Stockholm 'submarine' search
No truth to Russia's submarine claim: Dutch
A CB90-class fast assault craft at Kullbäling, a small island in Stockholm's archipelago. Photo: Anders Wiklund/TT

No truth to Russia's submarine claim: Dutch

The Netherlands on Monday denied a Russian claim that a mystery vessel the Swedish military has been looking for could be Dutch. READ  

Lufthansa Strike
Over 20 Swedish flights hit by Lufthansa strike
Grounded Lufthansa planes. Photo: TT

Over 20 Swedish flights hit by Lufthansa strike

A strike by pilots at German airline Lufthansa will affect over 20 flights in and out of Sweden over the next two days. READ  

National
Dentist gives free care to Roma beggars
Photo: Shutterstock

Dentist gives free care to Roma beggars

A dentist in western Sweden is offering free dental care to his town's Roma begging population. READ  

RECEIVE OUR NEWSLETTER AND ALERTS
Gallery
PHOTOS: 'Foreign activity' in Swedish waters
National
Sweden deploys troops over underwater threat
Gallery
People-watching: October 19th
TT
Society
QUIZ: How good is your Swedish?
Business & Money
Get your own office in Gothenburg or Stockholm - free for a day
Blog updates

19 October

Getting it (Blogweiser) »

"Follow Joel Sherwood on FB Few watch baseball in Sweden. This is excellent when your team loses..." READ »

 

17 October

Editor’s Blog, Oct 17th (The Local Sweden) »

"Hi readers, Here’s the whole week of news in just 60 seconds. The most-read story was about a..." READ »

 
 
 
National
A Touch of Scandinavia: Reindeer in the kitchen
Lifestyle
What's on in Sweden: October 17th - 24th
Society
The nudity... and nine other things expat men notice in Sweden
Gallery
People-watching: October 15th
Gallery
Your views: Should outdoor smoking be banned in Sweden?
Business & Money
Sweden has 'large hole' in finances
Sponsored Article
Introducing... Finding a job in Stockholm
Society
Monster salmon caught in northern Sweden
Gallery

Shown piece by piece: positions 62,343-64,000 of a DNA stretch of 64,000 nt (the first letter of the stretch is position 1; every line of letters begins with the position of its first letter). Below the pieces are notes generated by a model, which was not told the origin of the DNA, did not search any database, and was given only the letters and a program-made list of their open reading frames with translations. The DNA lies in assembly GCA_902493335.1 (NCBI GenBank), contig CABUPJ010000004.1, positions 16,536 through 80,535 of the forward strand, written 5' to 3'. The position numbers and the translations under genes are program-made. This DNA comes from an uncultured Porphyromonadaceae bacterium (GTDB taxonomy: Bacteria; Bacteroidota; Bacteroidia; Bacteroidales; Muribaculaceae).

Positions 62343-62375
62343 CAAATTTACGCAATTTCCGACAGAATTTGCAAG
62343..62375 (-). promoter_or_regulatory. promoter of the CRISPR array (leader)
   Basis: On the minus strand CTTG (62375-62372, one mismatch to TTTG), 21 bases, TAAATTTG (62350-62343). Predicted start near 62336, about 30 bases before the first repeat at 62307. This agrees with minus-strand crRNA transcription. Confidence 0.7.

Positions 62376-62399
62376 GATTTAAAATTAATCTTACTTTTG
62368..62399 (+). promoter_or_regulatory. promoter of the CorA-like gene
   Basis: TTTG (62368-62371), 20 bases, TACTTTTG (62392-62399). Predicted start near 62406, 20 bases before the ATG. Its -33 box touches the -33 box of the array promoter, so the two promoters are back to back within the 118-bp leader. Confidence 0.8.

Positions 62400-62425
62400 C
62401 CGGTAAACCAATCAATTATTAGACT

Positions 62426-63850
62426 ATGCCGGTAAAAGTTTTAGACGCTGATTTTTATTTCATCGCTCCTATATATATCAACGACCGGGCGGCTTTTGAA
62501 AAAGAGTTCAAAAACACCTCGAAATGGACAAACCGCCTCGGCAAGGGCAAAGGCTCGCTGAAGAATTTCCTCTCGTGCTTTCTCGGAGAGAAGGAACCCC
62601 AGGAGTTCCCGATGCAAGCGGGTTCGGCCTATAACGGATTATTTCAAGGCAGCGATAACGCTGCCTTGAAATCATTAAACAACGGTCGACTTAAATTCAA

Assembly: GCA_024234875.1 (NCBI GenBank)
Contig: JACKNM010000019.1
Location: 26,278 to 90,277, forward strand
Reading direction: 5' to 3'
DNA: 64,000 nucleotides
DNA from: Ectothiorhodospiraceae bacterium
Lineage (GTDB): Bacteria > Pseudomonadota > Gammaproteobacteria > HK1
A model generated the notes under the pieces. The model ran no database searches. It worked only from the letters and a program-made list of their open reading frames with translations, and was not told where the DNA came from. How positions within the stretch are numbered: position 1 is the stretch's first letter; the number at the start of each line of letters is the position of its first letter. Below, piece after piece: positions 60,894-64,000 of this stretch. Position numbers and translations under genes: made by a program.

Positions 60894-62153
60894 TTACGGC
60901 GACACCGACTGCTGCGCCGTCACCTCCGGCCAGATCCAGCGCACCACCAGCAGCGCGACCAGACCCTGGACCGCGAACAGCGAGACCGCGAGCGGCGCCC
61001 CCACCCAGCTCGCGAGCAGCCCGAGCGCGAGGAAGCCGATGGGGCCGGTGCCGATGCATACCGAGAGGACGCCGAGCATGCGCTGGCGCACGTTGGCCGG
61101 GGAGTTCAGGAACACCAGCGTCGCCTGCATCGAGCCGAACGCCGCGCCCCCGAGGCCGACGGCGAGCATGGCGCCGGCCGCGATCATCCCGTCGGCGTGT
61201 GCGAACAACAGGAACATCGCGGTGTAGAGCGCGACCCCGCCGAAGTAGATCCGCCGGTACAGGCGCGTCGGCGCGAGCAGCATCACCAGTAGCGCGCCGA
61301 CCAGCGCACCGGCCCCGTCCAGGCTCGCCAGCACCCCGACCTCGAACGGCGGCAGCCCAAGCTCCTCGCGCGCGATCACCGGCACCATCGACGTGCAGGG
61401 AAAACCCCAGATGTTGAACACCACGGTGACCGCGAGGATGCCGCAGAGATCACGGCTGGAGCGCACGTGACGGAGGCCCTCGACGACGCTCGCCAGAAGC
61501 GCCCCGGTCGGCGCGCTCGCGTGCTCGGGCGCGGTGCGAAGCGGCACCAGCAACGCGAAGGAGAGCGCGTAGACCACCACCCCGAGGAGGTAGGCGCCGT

Property of the week: Lorensberg
National
Scandinavia's child bride
National
Ebola crisis: How is Sweden preparing?
Lifestyle
Sweden's The Bridge to become 'more Danish'
Business & Money
How Sweden is becoming a cashless society
Gallery
Stockholm Burlesque Festival 2014
National
How a little red horse became a symbol for Sweden
Gallery
People-watching: October 12th
Business & Money
The hottest start-ups from southern Sweden
National
What's on in Sweden: October 10th - 17th
National
Stockholm is 'best' region for well-being
Gallery
People-watching: October 8th
National
Five facts to know about Patrick Modiano
Society
My Swedish Career: A French fashionista in Sweden
Society
Swede's anti-bully Facebook tale goes viral
Society
Have you seen Sweden's viral subway cancer campaign?
National
Isis: Swedes linked to Turkish prisoner swap
National
Should Swedes be banned from buying sex abroad?
Gallery
Fredrik Reinfeldt's leaving presents
National
Five Swedish TV shows you shouldn't miss
Gallery
A tool belt, a casserole, and a book. Fredrik Reinfeldt's parliament gifts
TT
Lifestyle
Top five winter festivals in Sweden
TT
National
Sami reindeer herders win mine reprieve
Gallery
Property of the Week: Gamla Enskede
Sponsored Article
How to catch the first lobster of the year
Politics
Ten new minister faces you should know
Tech
First womb transplant baby in world born in Sweden
Gallery
People-watching: October 5th
National
What's on in Sweden
National
Sweden rethinks Afghan translators' protection
Society
Interview with Geena Davis: 'I want to be in a Swedish movie'
Gallery
Stefan Löfven through the years
Team SCA
Sponsored Article
All-female SCA team takes off on Volvo Ocean Race
Latest news from The Local in Austria

More news from Austria at thelocal.at

Latest news from The Local in Switzerland

More news from Switzerland at thelocal.ch

Latest news from The Local in Germany

More news from Germany at thelocal.de

Latest news from The Local in Denmark

More news from Denmark at thelocal.dk

Latest news from The Local in Spain

More news from Spain at thelocal.es

Latest news from The Local in France

More news from France at thelocal.fr

Latest news from The Local in Italy

More news from Italy at thelocal.it

Latest news from The Local in Norway

More news from Norway at thelocal.no

994
jobs available
Swedish Down Town Consulting & Productions
Swedish Down Town Consulting & Productions is an innovative business company which provides valuable assistance with the Swedish Authorities, Swedish language practice and general communications. Call 073-100 47 81 or visit:
www.swedishdowntown.com
PSD Media
PSD Media is marketing company that offers innovative solutions for online retailers. We provide modern solutions that help increase traffic and raise conversion. Visit our site at:
http://psdmedia.se
If you want to drink, that’s your business.
If you want to stop, we can help.

Learn more about English-language Alcoholics Anonymous in Sweden. No dues. No fees. Confidentiality assured.
AA-EUROPE.ORG/SWEDEN